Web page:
Cluj

The Princely Palace

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The Princely Palace
Location:
Turda

Landmark:
Religious & cultural monuments

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If once it was a princely palace in its entire splendor, today enjoys the prestige of being the Museum of History. We are talking about the Princely Palace of Turda, Cluj County, which at the end of sixteenth century and at the beginning of the seventeenth century, was the residence of the Prince Sigismund Bathory.

 

Placed on the list of historical monuments, the old Princely Palace had several names over the centuries, on more interesting than the other. At one point in its history of over 400 years, this imposing building was called the Tax House or Curia of the Tax House, but the weirdest name of all was the “Salt House”. That’s because the original destination was to house Salt Custom from Turda, as a major salt mine was located in the city.

 

Although from the exterior design point of view, the Princely House does not have much to praise about, as it looks very much like an ordinary building, it suffered a true “face-lift” in the early nineteenth century, while 230 years ago important restoration works were carried out here.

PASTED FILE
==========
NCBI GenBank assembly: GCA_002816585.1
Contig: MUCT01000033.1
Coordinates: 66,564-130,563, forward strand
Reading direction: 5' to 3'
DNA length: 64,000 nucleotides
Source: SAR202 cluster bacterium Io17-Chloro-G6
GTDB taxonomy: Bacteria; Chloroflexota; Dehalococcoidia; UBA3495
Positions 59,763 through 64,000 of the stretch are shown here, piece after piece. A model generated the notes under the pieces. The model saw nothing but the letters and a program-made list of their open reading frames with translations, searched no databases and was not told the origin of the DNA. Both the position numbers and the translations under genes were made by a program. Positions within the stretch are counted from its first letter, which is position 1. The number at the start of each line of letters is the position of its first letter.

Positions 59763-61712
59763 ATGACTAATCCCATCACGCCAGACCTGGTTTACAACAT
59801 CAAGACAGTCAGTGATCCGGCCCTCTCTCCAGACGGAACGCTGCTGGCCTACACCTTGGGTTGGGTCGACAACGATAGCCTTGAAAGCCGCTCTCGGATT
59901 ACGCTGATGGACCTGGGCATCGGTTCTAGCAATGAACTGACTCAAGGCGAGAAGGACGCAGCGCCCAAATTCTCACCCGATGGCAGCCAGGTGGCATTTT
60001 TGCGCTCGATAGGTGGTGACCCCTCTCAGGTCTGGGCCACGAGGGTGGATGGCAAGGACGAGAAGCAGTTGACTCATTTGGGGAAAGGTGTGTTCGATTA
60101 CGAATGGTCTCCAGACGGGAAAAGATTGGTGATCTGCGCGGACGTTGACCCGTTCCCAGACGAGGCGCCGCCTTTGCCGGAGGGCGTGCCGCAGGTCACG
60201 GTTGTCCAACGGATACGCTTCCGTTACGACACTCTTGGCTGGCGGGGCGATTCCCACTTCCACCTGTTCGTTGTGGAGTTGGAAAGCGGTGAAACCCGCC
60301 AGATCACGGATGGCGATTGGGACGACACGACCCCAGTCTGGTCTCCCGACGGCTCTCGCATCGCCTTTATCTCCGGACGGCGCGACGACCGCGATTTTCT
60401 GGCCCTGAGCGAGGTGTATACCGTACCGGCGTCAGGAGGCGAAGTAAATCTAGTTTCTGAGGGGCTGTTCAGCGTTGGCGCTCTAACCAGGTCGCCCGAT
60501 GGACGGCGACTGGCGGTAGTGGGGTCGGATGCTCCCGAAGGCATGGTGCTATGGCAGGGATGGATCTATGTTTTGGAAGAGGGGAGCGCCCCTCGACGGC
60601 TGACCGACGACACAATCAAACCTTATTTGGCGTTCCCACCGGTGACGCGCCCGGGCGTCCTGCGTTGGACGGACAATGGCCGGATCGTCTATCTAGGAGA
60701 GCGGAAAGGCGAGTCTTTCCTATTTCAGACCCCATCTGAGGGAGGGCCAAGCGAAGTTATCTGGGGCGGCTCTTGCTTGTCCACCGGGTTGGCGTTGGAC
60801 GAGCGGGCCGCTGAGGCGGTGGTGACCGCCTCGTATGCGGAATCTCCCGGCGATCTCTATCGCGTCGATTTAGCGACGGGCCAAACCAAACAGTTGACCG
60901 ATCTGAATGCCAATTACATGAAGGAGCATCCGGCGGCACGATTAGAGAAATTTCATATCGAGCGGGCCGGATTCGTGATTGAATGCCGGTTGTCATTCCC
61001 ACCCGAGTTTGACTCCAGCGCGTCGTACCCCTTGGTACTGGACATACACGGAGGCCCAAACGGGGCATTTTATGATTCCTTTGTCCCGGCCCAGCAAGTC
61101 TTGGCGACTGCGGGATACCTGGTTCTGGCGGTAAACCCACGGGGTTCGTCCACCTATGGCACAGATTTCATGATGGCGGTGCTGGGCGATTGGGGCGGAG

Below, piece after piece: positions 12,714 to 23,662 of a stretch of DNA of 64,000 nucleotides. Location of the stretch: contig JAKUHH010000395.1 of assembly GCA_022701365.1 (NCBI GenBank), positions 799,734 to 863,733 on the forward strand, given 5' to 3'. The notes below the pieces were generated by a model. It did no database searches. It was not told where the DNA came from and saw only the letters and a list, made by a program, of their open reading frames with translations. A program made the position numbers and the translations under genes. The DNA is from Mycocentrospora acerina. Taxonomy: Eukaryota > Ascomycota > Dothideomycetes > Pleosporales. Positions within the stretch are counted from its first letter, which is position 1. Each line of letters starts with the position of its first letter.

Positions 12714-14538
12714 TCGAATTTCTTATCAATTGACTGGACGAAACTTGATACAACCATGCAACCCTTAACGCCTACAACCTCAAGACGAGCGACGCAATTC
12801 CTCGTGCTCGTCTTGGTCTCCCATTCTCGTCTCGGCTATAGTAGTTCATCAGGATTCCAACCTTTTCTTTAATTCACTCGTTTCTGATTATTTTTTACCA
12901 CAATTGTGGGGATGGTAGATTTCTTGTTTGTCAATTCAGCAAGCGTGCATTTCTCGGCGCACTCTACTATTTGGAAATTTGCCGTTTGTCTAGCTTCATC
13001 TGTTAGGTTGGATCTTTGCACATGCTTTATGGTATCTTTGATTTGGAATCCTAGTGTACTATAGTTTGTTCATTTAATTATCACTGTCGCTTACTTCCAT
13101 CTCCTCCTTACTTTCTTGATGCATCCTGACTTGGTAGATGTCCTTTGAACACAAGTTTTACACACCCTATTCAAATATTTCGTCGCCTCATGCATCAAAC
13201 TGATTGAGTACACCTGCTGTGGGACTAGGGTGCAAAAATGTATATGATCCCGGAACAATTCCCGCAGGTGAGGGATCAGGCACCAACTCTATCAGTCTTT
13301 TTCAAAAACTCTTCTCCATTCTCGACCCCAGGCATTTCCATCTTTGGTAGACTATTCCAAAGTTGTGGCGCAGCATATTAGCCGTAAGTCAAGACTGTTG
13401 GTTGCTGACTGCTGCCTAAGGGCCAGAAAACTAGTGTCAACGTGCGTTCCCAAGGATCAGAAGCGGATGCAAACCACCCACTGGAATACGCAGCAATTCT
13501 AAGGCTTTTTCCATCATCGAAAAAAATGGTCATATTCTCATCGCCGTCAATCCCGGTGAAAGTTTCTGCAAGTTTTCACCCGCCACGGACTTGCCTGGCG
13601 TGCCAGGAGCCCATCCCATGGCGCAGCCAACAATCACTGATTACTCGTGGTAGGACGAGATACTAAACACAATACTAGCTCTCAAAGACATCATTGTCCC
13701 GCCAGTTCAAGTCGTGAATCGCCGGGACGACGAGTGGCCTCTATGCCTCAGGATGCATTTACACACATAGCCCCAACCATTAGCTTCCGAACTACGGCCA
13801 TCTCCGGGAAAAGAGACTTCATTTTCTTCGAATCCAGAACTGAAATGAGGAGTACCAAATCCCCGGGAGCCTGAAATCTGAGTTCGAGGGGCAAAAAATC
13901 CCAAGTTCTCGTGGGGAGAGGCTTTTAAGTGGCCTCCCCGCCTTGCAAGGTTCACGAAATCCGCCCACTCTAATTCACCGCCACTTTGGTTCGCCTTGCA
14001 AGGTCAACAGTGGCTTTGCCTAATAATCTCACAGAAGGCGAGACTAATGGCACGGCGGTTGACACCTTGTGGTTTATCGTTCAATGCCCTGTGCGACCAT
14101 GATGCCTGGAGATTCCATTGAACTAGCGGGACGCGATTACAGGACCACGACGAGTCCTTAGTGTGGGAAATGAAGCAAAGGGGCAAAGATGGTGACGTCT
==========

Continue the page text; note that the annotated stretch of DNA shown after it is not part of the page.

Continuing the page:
Since we are talking about its architecture, it is important to know the architecture of the building is essentially Gothic, with elements of Renaissance style, which were added during one of the “remodellings”. Essentially the Prince Sigismund Bathory of Transylvania Palace is a building with ground floor and first floor, approximately square shaped.

 

We do not want to describe in detail the house because that would spoil the surprise of the combination of the two styles mentioned above. The fact is that this symbiosis of Gothic and Renaissance is shown in detailed design of secondary works.

 

For 400 years, the building was one of the most popular residences of the princes of Transylvania. As historical events that happened in this building, we can mention that here took place the Diets of Transylvania, the last of them being held right at the end of the eighteenth century.

 

As I was saying at the beginning, this building is now a true museum. This new title was obtained in 1943, when it became the Museum of History of Turda. However, the museum was inaugurated only in 1951, upon the will of Augustin Ratiu.

 

As a museum, the institution boasts with a vast collection of objects, mostly from the Roman “age”. Many of them have numismatic value and they are objects included in the study of representative Romanian researchers, and such as John I. Russu.

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